For years it has been known that people taking antiepileptic drugs (AED) have a higher risk for suicide. The question has been, what is responsible for this; the disease for which a patient is being treated or the drugs used to treat it? Examples of common illnesses treated with AEDs are chronic pain, depression, and bipolar disorder.
In January 2008, the FDA issued a safety alert on the risk for suicidality in people taking AED medications. The alert stemmed from analysis of 199 placebo-controlled AED trials of 11 AEDs. It found a 2-fold increased risk for suicidal thoughts or actions among AED-treated patients compared with placebo-treated patients and suggested that the risk was increased regardless of AED type and indication for use. However, the assessment of suicidality in analysis was "subject to several limitations such as the lack of systematic or standardized language to define suicidal ideation and behavior across clinical trials." To investigate further, data from The Health Improvement Network database looked at the association between AEDs and "harder" endpoints (attempted and completed suicides) in patients with epilepsy, depression, or bipolar disorder.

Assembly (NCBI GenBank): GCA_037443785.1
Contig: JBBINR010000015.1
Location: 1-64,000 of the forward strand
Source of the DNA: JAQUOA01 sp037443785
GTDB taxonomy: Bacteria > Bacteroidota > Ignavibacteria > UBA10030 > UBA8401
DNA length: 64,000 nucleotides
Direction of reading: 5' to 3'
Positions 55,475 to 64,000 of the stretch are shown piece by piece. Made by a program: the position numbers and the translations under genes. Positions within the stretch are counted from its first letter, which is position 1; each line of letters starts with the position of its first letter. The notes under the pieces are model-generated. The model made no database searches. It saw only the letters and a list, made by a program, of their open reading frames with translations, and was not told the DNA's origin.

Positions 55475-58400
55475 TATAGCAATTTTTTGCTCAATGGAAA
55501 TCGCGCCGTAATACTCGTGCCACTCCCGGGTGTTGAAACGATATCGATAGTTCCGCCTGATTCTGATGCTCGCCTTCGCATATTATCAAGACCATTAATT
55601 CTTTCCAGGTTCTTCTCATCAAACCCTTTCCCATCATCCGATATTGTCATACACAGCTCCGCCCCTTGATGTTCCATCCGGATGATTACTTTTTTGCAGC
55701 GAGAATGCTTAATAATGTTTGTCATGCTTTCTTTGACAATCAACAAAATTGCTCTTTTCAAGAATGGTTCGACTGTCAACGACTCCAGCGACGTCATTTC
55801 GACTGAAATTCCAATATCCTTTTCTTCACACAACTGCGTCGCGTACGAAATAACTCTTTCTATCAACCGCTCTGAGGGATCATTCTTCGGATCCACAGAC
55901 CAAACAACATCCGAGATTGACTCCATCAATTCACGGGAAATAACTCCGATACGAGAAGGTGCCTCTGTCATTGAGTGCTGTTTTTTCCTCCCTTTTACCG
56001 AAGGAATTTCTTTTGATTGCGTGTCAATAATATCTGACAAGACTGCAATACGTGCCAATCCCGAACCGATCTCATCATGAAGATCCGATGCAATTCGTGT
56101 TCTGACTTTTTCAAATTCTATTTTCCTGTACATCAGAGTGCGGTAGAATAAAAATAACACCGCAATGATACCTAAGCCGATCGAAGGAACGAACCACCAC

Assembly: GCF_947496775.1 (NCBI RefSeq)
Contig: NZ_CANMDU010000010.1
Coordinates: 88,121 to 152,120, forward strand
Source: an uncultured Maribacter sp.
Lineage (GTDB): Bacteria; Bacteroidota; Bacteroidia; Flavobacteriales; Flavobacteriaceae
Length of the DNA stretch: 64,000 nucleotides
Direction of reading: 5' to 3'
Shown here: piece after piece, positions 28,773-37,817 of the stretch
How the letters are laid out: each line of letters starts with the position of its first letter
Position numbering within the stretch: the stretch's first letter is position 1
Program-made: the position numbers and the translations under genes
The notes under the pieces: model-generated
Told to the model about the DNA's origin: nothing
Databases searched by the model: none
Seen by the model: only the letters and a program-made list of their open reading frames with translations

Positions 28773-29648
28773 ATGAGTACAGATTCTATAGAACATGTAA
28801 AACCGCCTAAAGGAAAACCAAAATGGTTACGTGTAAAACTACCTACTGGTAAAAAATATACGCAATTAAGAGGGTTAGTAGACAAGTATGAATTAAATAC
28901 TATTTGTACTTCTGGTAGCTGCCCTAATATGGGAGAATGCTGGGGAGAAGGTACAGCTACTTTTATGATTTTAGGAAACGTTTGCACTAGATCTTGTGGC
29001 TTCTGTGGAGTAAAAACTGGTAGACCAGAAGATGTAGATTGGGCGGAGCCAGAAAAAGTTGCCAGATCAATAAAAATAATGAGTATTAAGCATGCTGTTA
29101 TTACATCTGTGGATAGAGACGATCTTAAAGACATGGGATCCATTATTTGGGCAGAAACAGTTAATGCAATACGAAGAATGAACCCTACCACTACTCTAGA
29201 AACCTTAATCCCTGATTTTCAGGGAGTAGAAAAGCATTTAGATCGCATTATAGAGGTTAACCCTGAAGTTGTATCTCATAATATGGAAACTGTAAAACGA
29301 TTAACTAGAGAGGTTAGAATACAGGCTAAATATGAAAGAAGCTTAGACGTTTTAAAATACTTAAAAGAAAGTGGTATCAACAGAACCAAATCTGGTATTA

A new study in the August 5 issue of The New England Journal of Medicine suggests that it might not be antiepileptic drugs (AEDs) themselves that raise the suicide risk in patients, but the underlying disease for which these drugs are prescribed. This new study analyzed more than 5 million patients, so the validity of the data is quite compelling.